Author Archives: keithbarrington

About keithbarrington

I am a neonatologist and clinical researcher at Sainte Justine University Health Center in Montréal

Not neonatology; trip to Western Canada.

I have just returned from summer vacation, we were very fortunate with the weather and with the wildlife viewing. I have put 2 new pages up of my photos under the “Photos” item on the menu at the top of … Continue reading

Posted in Not neonatology | 4 Comments

Using less antibiotics

Most newborns who receive antibiotics are not infected. This is true of full term babies in normal newborn care, and preterms in the NICU. For most infants antibiotics can be stopped after 36 hours if cultures are negative at that … Continue reading

Posted in Neonatal Research | Tagged , | 2 Comments

Life, and medicine, with a disability

I met the author of this article at a CPS meeting a few years ago, she immediately impressed me with her unique perspective. Paige is a developmental pediatrician who does long-term follow-up of preterms, and is involved in developmental evaluation … Continue reading

Posted in Advocating for impaired children, Neonatal Research | 1 Comment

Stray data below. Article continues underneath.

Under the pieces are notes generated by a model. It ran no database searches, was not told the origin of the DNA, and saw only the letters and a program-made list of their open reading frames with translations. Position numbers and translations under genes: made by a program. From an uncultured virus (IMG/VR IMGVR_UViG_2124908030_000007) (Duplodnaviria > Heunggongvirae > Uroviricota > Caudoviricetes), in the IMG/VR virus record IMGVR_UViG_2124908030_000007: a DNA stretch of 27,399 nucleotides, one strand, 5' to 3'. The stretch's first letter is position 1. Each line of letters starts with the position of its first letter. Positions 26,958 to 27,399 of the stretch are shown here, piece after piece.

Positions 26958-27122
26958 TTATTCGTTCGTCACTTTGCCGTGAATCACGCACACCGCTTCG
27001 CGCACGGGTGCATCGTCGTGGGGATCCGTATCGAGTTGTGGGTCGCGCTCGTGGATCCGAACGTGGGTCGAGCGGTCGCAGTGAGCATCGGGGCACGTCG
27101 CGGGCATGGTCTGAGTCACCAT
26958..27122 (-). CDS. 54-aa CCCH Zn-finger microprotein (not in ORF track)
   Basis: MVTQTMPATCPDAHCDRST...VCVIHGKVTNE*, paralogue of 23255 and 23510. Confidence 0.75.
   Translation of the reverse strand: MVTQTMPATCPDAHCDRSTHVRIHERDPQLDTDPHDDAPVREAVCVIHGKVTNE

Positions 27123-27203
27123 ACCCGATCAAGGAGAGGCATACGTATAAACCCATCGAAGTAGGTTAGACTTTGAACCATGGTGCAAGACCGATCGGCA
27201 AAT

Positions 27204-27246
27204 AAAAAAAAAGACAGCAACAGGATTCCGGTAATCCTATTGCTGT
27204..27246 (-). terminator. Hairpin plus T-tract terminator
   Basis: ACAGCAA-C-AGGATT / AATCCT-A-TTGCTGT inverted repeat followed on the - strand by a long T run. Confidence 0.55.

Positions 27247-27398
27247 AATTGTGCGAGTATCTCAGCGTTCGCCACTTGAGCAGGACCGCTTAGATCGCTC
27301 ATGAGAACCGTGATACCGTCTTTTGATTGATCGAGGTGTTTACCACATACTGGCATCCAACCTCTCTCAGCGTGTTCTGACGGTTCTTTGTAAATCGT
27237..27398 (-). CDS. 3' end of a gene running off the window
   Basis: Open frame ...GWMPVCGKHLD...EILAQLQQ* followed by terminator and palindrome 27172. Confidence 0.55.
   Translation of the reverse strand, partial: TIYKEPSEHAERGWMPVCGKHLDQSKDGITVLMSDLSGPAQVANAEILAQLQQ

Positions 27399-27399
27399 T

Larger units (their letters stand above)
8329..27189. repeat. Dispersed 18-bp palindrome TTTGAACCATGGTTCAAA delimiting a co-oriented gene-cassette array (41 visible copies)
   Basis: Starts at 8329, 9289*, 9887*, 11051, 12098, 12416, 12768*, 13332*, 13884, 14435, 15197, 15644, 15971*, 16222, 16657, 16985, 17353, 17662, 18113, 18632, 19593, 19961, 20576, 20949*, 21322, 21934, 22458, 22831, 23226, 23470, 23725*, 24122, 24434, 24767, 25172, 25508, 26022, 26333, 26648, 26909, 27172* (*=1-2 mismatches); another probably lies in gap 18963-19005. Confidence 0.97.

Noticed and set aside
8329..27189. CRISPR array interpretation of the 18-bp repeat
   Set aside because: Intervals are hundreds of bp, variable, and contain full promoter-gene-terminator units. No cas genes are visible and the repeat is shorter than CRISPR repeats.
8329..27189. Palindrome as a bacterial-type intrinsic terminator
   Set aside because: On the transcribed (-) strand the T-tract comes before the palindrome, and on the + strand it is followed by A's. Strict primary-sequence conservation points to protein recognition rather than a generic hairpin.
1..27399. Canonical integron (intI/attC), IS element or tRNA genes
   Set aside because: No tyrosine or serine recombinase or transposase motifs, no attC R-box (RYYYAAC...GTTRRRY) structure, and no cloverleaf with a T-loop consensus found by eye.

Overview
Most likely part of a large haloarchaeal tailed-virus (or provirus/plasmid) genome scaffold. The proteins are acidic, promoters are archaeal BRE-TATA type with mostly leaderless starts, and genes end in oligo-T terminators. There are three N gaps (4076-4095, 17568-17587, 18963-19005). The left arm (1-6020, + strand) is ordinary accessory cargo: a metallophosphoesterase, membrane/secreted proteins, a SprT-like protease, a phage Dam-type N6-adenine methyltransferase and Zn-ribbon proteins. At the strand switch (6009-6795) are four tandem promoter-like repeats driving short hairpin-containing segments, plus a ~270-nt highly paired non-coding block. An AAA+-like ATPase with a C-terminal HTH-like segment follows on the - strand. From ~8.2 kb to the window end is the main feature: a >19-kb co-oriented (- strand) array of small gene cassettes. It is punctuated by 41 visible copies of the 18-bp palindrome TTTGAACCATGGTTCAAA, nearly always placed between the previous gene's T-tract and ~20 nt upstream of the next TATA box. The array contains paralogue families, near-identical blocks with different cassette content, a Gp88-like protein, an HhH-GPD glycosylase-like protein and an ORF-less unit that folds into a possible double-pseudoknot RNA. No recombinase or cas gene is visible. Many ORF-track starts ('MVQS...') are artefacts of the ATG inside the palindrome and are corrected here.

A shiny new test

I have invented a shiny new test, which detects brain injury in preterm infants just before they go home. It can be used at discharge to predict whether a former extremely preterm baby will have developmental delay or neurologic impairment. … Continue reading

Posted in Neonatal Research | 5 Comments

Thanks for Canadian Medicare and Tommy Douglas

I recently had an acute medical event, took myself off to a local emergency room, received excellent immediate attention. After about 8 hours of care, an expensive drug that I had never heard of before, multiple disposables and several high … Continue reading

Posted in Neonatal Research | 1 Comment

Better Nutrition, Better Brains

I write frequently on this blog about how prejudice regarding developmental and neurologic problems, and prejudice about preterm infants, combine to over-emphasize the difficulties that former preterm babies have, to the extent that professional societies develop guidelines for withholding care … Continue reading

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New insights on intraventricular haemorrhage

A fascinating new study has been published (Tortora D, et al. Differences in subependymal vein anatomy may predispose preterm infants to GMH–IVH. Archives of Disease in Childhood – Fetal and Neonatal Edition. 2017) looking at cerebral venous anatomy as shown … Continue reading

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